This year’s candidates for the Herricks school board will not face any challengers on the ballot next month.
Newcomer Henry Zanetti and incumbent Trustee James Gounaris were the only people to file candidacy petitions for the two available seats by Monday’s deadline, school district officials said.
Zanetti, of Williston Park, is running to succeed Vice President Christine Turner, who is leaving the board after 27 years. And Gounaris, a former board president from Manhasset Hills, is running unopposed for a third three-year term.
Turner, 66, said she wanted to end her tenure in 2014, but stayed on because the other trustees were new to the board and the district was going through significant staffing changes.
But now, she feels confident in the board and in Zanetti, whom she encouraged to run when she decided to step down, she said.
“It’s been a great run and I think the time to go out is when everything is up,” said Turner, who is the director of a Lutheran preschool in Garden City.
Turner, a 42-year Albertson resident, was first elected to the board in 1990. She has worked with four superintendents and 32 different school board members, she said.
Through the first half of her tenure she pushed the district to adopt a full-day kindergarten program, which it did in the early 2000s.
Turner said she plans to remain involved with the Herricks Community Fund, which raises money to support the school district and other community programs. She always tried to be as visible as possible in the schools and community as a board member, she said.
“If you want to be in touch with the community and hear what people have to say, you have to be out there,” Turner said.
Turner was the school board president for several years until 2013, when Gounaris took the helm. Current President Nancy Feinstein took over in 2015.
Gounaris, who owns a company that runs corporate cafeterias, said he wants to help lead the district through negotiations of new labor contracts with its its employees through the next two years.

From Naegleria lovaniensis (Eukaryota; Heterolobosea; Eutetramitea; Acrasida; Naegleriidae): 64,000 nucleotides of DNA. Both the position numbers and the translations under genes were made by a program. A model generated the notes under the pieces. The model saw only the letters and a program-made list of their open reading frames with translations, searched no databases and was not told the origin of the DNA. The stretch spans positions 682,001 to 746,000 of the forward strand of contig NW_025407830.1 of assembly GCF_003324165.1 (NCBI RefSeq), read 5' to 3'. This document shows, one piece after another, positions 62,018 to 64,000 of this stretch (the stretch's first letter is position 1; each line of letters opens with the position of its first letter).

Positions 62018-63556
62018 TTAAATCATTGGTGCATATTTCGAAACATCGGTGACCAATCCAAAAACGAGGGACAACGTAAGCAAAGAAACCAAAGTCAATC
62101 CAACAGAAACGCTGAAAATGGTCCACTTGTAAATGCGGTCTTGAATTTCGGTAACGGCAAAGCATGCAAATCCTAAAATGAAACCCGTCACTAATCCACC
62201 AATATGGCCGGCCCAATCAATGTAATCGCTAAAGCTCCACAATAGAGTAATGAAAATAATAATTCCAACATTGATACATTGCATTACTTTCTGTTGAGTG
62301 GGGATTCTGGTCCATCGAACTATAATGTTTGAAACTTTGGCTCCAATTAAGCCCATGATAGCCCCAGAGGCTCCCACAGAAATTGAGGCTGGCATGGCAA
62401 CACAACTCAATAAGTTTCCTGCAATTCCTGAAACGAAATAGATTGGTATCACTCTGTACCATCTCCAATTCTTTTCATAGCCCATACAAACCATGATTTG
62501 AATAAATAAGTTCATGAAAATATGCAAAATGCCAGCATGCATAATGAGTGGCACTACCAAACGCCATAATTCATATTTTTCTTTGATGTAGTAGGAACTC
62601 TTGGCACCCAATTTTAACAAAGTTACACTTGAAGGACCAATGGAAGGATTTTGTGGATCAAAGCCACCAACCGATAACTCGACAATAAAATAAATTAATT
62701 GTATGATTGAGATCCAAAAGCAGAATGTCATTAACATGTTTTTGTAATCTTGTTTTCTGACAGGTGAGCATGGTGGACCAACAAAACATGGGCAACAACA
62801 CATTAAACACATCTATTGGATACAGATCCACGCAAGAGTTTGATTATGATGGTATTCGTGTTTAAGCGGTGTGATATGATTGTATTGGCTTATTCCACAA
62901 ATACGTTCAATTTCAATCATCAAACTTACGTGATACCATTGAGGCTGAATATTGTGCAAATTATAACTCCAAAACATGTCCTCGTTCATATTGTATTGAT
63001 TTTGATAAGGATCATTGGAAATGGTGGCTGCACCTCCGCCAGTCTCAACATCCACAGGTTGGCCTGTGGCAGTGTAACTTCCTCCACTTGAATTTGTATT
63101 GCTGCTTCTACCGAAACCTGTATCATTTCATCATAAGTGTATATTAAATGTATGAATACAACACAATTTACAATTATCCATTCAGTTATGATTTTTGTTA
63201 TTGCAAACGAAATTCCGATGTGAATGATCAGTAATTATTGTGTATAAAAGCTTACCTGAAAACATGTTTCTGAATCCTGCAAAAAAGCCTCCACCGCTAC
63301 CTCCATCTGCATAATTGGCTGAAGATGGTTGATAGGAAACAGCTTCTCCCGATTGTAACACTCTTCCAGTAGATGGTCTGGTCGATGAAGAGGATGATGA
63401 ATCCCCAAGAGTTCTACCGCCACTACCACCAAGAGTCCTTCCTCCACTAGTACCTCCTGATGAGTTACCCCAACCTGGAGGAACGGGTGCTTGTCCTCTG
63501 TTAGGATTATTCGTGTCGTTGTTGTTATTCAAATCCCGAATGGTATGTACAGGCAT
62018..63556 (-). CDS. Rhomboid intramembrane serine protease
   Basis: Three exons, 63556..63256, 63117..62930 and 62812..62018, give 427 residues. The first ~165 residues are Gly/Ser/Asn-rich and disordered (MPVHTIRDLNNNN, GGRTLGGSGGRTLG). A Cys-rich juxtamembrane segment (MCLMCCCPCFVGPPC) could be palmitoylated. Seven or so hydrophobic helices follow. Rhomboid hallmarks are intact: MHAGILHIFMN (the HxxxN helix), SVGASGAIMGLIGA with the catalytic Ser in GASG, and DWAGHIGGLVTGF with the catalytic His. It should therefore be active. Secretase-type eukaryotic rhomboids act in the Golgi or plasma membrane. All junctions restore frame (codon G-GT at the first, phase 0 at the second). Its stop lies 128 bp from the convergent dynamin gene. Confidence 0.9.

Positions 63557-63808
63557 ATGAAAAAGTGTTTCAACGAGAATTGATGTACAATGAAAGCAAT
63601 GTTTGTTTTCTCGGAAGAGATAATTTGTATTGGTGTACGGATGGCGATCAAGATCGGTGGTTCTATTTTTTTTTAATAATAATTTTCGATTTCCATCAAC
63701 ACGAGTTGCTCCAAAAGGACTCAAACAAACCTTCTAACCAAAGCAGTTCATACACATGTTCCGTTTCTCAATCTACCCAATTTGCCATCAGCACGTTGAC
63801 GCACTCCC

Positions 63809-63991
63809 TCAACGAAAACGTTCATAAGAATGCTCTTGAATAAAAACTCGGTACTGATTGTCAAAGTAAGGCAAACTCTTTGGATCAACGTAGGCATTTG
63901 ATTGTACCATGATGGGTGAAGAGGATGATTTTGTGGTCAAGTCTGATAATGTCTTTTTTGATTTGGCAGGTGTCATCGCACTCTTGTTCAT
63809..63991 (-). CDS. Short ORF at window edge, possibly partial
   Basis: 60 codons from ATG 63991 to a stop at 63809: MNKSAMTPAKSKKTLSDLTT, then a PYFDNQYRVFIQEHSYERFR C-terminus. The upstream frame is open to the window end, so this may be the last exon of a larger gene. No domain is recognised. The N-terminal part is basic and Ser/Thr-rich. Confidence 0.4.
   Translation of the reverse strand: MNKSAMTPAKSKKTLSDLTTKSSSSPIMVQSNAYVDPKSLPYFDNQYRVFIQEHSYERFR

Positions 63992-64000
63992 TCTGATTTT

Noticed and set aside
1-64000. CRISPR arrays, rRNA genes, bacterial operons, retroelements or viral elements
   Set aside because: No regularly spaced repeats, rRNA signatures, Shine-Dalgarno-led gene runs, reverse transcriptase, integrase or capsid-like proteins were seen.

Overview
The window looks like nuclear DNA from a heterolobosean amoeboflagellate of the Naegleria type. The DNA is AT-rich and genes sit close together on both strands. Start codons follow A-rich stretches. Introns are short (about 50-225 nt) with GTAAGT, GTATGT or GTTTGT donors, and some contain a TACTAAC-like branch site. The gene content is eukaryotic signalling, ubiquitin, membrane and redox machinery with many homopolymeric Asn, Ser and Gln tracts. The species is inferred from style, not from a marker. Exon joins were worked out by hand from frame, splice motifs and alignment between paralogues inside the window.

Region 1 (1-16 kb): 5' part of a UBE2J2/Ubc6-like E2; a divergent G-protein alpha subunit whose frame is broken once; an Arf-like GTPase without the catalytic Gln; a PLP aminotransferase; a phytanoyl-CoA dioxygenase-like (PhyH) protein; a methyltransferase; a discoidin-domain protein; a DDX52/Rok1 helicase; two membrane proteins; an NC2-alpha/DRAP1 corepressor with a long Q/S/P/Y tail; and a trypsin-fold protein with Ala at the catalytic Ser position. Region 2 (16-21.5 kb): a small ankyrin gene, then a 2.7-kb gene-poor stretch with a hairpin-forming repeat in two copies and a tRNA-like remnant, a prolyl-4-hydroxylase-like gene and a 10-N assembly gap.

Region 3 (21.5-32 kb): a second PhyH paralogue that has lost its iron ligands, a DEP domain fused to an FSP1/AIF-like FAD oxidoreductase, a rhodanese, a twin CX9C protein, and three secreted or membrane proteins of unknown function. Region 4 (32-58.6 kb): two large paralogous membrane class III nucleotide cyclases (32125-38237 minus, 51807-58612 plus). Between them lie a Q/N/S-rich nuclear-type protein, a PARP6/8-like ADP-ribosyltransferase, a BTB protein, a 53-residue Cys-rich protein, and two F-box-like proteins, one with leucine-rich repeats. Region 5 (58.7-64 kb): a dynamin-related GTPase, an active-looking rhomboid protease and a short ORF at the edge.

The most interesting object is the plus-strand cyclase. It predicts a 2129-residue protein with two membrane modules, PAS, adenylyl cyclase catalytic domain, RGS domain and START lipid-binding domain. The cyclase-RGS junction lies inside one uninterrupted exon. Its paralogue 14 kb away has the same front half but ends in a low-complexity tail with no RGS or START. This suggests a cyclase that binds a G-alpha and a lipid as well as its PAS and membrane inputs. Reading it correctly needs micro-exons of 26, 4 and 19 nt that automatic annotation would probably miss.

The board took a more active role in those negotiations when Gounaris was first elected in 2011, he said.
Gounaris also wants to build on administrators’ recent work to make the district’s operations more efficient, he said.
“It’s not always just about salaries and benefits,” he said. “It’s about finding new efficiencies that help the school district run better so that we can save that money and plug that money back into classrooms.”
Zanetti said it’s “an honor” to be the likely successor to Turner, the board’s longest-serving sitting member.
Both Gounaris and Zanetti, a retired U.S. customs agent who attends nearly every school board meeting, said they look forward to overseeing the $29.5 million package of building projects for which voters approved most of the funding in December, he said.
Zanetti also wants to advocate for changes in how state funding is allocated to school districts, which is crucial in Herricks because residents’ property taxes account for so much of the district’s revenue, he said.
“It’s kind of a razor-thin edge between being able to maintain your programs and having to cut positions,” Zanetti said.
District residents can cast ballots for the two school board seats and Herricks’ $111.2 million 2017-18 budget on May 16 from 7 a.m. to 10 p.m. at the Herricks Community Center.